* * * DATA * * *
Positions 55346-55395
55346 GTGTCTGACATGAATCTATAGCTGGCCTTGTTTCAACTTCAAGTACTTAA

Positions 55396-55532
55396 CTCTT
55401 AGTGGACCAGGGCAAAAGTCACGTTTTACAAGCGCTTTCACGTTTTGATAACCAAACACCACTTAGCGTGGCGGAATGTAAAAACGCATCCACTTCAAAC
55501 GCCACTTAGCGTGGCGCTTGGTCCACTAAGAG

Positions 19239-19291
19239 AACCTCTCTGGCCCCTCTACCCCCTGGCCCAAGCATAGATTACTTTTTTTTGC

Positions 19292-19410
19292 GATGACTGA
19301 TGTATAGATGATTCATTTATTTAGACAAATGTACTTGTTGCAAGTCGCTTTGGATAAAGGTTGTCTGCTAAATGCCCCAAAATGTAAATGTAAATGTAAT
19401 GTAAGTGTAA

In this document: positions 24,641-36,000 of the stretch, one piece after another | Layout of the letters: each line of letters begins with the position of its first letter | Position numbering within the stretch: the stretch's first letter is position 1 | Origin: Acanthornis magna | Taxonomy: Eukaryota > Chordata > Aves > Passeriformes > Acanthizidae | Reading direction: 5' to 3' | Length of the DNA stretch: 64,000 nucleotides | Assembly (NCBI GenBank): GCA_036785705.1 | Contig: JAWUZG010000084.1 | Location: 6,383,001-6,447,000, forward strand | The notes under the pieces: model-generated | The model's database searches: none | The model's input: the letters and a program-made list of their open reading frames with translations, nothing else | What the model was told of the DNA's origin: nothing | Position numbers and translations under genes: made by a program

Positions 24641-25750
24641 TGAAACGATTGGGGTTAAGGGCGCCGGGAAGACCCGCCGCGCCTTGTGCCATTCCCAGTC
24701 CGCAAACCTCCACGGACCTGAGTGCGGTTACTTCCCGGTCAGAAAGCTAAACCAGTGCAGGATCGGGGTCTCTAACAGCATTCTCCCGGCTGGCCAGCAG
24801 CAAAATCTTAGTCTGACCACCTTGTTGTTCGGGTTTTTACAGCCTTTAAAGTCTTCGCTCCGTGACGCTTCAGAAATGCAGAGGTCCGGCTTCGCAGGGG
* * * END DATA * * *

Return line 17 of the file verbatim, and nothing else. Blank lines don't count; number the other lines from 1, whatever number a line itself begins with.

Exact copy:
24801 CAAAATCTTAGTCTGACCACCTTGTTGTTCGGGTTTTTACAGCCTTTAAAGTCTTCGCTCCGTGACGCTTCAGAAATGCAGAGGTCCGGCTTCGCAGGGG